but among people with an IQ of 160 or higher the As will outnumber the Bs by a ratio of forty-two to one. Even if Group A was a fraction of the size of Group B to begin with, it would contribute a substantial proportion of the people who had the highest scores.

The CH&H theory can be divided into seven hypotheses. The first is that the Ashkenazi advantage in intelligence is genetic in the first place. Many intellectuals dismiss this possibility out of hand, having been convinced by Stephen Jay Gould's book The Mismeasure of Man that general intelligence does not exist and that there is no evidence for its heritability. But a decade ago, the American Psychological Association commissioned an ideologically and racially diverse panel of scientists to review the evidence. They reported that IQ tests measure a stable property of the
person; that general intelligence reflects a real phenomenon (namely, that measures of different aspects of intelligence intercorrelate); that it predicts a variety of positive life outcomes; and that it is highly heritable among individuals within a group. This does not imply that differences between groups are also genetic, since one group may experience a difference across the board, such as in wealth, discrimination, or social and cultural capital.
The most obvious test of a genetic cause of the Ashkenazi advantage would be a cross-adoption study that measured the adult IQ of children with Ashkenazi biological parents and gentile adoptive parents, and vice versa. No such study exists, so CH&H's evidence is circumstantial. The Ashkenazi advantage has been found in many decades, countries, and levels of wealth, and the IQ literature shows no well-understood environmental factors capable of producing an advantage of that magnitude. It remains possible that the advantage is caused by some poorly understood environmental cause. Environmental hypotheses tend to get a free pass in intellectual life, but they must be scrutinized as well. The possibility that Jewish mothers produce smarter children is unlikely in light of abundant evidence that families have no lasting effect on intelligence. Siblings reared together are no more correlated in IQ than siblings who were separated at birth, and adopted siblings are not correlated at all. Growing up in a given home within a culture seems to leave no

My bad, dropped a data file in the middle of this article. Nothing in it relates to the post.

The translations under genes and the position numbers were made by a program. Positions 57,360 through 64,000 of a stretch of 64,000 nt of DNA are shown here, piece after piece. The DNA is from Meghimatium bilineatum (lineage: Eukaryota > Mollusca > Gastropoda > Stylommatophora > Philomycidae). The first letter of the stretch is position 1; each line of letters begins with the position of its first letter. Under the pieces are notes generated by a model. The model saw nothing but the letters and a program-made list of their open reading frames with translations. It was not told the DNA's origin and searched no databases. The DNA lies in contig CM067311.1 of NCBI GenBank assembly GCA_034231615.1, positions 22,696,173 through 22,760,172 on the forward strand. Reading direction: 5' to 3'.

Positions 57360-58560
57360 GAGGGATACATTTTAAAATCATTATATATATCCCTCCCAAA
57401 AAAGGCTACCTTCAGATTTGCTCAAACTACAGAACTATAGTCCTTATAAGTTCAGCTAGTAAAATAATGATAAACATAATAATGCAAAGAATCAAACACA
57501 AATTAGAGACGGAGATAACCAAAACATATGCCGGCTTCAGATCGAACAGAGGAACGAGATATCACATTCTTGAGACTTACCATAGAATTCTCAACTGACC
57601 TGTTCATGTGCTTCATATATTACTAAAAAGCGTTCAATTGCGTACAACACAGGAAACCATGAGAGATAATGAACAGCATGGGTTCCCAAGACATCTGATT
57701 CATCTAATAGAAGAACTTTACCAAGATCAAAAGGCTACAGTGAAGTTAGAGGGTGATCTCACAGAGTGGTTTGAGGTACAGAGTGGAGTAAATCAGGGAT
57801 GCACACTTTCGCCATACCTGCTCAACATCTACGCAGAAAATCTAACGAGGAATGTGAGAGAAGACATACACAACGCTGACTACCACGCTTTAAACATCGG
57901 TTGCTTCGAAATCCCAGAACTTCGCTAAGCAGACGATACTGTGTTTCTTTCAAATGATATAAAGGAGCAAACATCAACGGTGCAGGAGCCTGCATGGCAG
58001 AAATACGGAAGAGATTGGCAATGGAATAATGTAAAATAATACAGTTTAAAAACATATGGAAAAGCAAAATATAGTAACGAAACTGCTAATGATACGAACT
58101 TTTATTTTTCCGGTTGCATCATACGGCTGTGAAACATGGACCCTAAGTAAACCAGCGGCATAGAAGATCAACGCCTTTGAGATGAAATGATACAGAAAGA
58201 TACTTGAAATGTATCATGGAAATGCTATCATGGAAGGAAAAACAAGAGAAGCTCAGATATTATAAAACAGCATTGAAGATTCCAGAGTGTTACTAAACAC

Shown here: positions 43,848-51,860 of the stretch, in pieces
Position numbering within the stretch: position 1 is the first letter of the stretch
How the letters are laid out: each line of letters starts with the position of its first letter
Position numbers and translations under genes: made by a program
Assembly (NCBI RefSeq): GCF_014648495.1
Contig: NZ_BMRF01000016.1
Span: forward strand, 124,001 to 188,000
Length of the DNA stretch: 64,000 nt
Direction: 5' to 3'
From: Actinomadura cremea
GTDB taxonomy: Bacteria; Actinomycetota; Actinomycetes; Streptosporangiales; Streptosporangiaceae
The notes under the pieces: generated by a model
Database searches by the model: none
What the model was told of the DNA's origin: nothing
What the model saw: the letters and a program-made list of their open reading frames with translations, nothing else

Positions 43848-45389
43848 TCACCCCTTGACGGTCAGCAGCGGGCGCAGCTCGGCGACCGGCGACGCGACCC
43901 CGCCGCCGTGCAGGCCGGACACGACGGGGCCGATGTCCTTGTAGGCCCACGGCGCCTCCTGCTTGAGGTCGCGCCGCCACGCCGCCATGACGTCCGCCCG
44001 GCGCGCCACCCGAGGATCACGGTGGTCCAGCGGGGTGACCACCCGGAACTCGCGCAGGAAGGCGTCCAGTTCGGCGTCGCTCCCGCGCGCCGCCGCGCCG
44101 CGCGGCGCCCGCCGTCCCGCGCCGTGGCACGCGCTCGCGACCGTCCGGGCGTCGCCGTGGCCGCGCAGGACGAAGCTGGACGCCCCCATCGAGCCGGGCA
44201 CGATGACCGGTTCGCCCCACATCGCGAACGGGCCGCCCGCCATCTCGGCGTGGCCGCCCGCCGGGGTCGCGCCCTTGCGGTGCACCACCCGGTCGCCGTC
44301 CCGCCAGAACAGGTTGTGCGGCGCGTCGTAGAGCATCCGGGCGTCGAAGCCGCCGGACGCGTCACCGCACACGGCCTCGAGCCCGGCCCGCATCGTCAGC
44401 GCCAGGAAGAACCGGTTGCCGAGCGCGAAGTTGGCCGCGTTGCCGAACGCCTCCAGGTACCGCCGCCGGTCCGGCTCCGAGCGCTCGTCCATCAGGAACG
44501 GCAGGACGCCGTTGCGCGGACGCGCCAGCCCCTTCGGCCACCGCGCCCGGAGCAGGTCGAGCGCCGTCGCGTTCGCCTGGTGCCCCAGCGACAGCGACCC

lasting stamp on intelligence.
But parents are just one aspect of the environment, and the cultural milieu is surely more important. Yet it cannot be taken for granted that Jewish culture favors achievement in physics, philosophy, or chess. ...